Review

Review: Shrill: Notes from a Loud Woman by Lindy West

Lindy West grew up as a big girl in a world that tells women they should be small. She grew up with opinions in a world where women should be quiet. The subtitle of this book suggests a collections of essays, but it is really more of a memoir that is both humourous and heart wrenching. From internet trolls to abortion clinics, Shrill takes you through the experiences that made Lindy West loud, and unapologetically so.

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Review: Happy Fat by Sofie Hagen

Sofie Hagen is a comedian, writer, and podcaster who wants to reclaim the word ‘fat’. Her debut book is part memoir, part social commentary on how society seeks to make us smaller. Drawing on her own experiences as a child and as an adult, and on the experiences of other fat activists and educators, Sofie builds an empowering book full of comical and sometimes moving anecdotes which show the reader that it is okay to be both happy and fat.

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Review: Bleaker House by Nell Stevens

When Nell Stevens is given a fellowship grant to spend three months where ever she wants to write, she chooses one of the most remote places she can. Wanting a sabbatical from distractions, Nell travels to Bleaker, a small island in the Falklands with only sheep, penguins, and a copy of Dickens’ Bleak House to keep her company. Bleaker House chronicles her short time on the island and the writing process of her novel.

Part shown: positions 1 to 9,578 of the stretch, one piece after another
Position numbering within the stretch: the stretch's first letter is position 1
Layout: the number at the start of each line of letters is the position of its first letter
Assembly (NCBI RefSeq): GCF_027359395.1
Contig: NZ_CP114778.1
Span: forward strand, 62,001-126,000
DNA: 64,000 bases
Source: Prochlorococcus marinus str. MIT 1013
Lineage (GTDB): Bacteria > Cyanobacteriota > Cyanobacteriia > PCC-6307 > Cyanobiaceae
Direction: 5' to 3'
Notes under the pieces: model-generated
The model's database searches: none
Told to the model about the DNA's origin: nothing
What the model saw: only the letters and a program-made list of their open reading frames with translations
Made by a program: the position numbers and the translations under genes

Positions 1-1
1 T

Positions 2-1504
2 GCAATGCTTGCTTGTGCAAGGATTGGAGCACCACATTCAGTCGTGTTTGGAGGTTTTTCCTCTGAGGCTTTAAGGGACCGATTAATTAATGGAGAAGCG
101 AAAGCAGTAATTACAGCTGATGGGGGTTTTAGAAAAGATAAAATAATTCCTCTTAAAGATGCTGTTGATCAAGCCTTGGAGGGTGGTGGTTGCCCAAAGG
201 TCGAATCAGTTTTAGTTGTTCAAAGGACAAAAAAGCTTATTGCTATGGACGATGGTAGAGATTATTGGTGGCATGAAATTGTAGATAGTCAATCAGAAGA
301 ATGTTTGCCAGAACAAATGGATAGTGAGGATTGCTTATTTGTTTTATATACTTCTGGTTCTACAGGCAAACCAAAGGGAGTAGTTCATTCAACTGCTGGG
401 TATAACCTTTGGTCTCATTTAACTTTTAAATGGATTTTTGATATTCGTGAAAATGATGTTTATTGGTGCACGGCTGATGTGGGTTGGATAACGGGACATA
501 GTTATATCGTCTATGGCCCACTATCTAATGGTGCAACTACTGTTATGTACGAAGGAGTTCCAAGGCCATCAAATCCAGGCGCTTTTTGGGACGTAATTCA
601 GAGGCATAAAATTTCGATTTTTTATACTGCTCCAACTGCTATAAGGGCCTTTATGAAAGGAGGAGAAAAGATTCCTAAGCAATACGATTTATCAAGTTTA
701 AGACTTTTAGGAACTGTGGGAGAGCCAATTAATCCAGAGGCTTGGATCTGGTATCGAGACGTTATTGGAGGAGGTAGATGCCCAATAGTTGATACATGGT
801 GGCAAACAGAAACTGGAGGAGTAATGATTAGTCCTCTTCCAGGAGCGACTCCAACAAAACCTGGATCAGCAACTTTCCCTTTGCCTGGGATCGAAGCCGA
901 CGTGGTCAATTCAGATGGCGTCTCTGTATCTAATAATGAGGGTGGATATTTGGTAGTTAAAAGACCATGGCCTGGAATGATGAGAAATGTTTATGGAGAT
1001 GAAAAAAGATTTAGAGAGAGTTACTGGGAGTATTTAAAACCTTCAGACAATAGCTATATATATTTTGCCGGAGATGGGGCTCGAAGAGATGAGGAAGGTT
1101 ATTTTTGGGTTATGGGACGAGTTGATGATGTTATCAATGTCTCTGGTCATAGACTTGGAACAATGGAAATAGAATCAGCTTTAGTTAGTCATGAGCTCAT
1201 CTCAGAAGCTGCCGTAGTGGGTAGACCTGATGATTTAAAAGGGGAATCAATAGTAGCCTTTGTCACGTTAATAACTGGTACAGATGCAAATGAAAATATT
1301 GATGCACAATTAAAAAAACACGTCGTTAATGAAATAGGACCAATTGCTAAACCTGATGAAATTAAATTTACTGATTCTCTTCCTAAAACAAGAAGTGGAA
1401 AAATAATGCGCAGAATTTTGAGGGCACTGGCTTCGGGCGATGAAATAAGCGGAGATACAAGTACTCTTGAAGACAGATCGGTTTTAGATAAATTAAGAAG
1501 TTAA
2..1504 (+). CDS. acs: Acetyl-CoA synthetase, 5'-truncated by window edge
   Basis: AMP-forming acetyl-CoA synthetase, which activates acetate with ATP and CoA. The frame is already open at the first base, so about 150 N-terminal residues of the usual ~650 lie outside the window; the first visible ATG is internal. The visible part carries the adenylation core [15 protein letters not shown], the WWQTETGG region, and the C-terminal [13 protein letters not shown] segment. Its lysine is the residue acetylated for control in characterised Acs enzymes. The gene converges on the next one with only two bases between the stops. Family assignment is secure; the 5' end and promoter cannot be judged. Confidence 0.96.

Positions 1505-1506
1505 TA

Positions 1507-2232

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Review: Zlata’s Diary – A Child’s Life in Wartime Sarajevo by Zlata Filipović

Zlata’s Diary begins as the daily musings of a typical 11-year-old girl, who loves music and her friends. Soon after she starts her diary, war breaks out and Sarajevo becomes a battleground that changes Zlata’s life forever. With no more school or music lessons, the highlights of Zlata’s days are birthdays celebrated with canned food rations, whilst her worst days find her saying goodbye to escaping family and grieving for lost friends.

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Review: The Romanovs by Simon Sebag Montefiore

Montefiore charts the ascension and downfall of one of the most intriguing royal families in history, the Romanovs. Ruling Russia for over three centuries from 1613 until their brutal assassinations in 1917, the Romanovs spawned 18 tsars and tsarinas. Their reigns gave rise to multiple myths and legends and more than a few impostor heirs. This tome explores the political and the personal lives of this legendary dynasty.

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Review: Vagina: A Re-Education by Lynn Enright

Vagina teaches us everything we weren’t told in school, and corrects a lot of what we were told. It challenges myths and taboos, and confronts social issues related to women’s health such as period poverty, transgender rights, medical care, and FGM. Vagina seeks to re-educate everyone about an organ that over half the world’s population have but which many don’t understand at all. This lack of education creates serious issues across the world. Enright sets out to change that, by giving readers with vaginas the information they need to understand their own bodies.

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Review: Heart Berries by Terese Marie Mailhot

When Terese Marie Mailhot finds herself hospitalised due to a combination of PTSD and bipolar, she is given a notebook and begins to write. Heart Berries is what this notebook became. Part memoir, part memorial, Mailhot uncovers her sometimes troubling relationships with her parents and her lovers and tries to make sense of them and herself.

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